College cost conundrum

With four years of college tuition rivaling the cost of a house, and so many college graduates struggling to find a job, it’s no wonder there’s a growing chorus questioning whether college is worth the ever-rising cost.
Well, let’s just put those nagging voices to rest.

According to a Georgetown University study quoted in a recent paper by Wells Fargo’s economists, college graduates still earn 74 percent more over their lifetime than their pals with only high school diplomas. If they go on to earn a professional degree they’ll make a whopping 180 percent more, on average. 


So how can parents best prepare for college costs when tuition increases have been outpacing inflation for nearly three decades and show few signs of easing up? 



1. Start saving early. Nearly half of parents with children ages five and under already have something saved for college, up from about a quarter of parents in 2007, according to new research from Fidelity Investments. This is striking because the majority of those families have scraped together savings despite still paying their own student loans and covering day care or preschool tuition.


We fall into this statistic, and save just $150 a month for our three kids. It’s not even close to the more than $1,000 per month the calculators mockingly claim we should save to cover just part of state college tuition for our progeny. But we know the magic of compound interest, and plan to save more once our youngest is in grade school.

2. Don’t put school in the stock market’s hand. If it wasn’t clear to you after the stock market’s wild ride in 2008–2009, it should be after this August: The stock market is volatile, and is no place for your short term money. By short-term, I mean cash you’ll need to access in three to five years. Many families use 529 college savings plans for education savings, and can select a range of investment options from all stocks to all cash. A very popular option is one where the investment mix of stocks, bonds, and cash is tied to when your child will enter college.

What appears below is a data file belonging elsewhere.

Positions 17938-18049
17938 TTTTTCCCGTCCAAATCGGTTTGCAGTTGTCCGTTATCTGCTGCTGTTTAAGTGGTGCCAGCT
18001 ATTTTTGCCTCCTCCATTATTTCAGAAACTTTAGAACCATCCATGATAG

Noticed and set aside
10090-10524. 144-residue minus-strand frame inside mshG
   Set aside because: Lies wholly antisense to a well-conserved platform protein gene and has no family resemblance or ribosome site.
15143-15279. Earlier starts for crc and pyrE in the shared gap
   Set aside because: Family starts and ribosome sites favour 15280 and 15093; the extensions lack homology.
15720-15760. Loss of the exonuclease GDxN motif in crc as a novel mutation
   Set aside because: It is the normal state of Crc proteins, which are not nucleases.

It’s a great way to diversify without worry, but be sure you know how much of your kid’s tuition money is tied up in stocks. The amount varies depending on which state 529 plan you choose. For more on 529 plans, visit savingforcollege.com. 



3. Have a heart-to-heart about college costs. For most families, the days of picking a school first and worrying about paying for it later are history. Laura Kuntz, a Bloomington-based financial adviser, suggests that parents and their college-bound child sit down and establish expectations of who is going to pay for what, what type of school is on the table, and how any shortfall will be met. “Clarity is very empowering for young people,” she explains. 



4. Fill out the FAFSA. This financial aid document opens the door to federal loans and grant money. Yet despite the annual pleas from financial aid officers, many families fail to fill it out, assuming they wouldn’t qualify for any help. The good news is that the number of families who filled out the form increased from 72 percent in 2010 to 80 percent this year, according to student lender Sallie Mae. This resulted in an increase of grant money that helped families pay less out of pocket. Curious about how much aid you might qualify for? Check out the FAFSA4Caster tool at fafsa.ed.gov. 



5. Put a limit on borrowing.
 College consultant Carol Stack routinely gets questions from parents about how much debt is okay to take on for a college degree. So Stack, a former admissions director at both Macalester and Augsburg and co-author of The Financial Aid Handbook: Getting the Education You Want for the Price You Can Afford came up with $8,000 per year, or $32,000 for a four-year degree. She considered several variables, such as the $31,000 four-year federal student loan limit and the approximately $33,000 average starting salary for a liberal arts graduate, to come up with her guideline. She says students who are pursuing a higher paying career can take out more, so long as their total debt doesn’t exceed their expected first year’s starting salary. Check out thefinancialaidhandbook.com for more of Stack’s down-to-earth advice.


Kara McGuire is a personal finance writer and a St. Paul mother 
of three. Send comments, questions and story ideas to 
kmcguire@mnparent.com.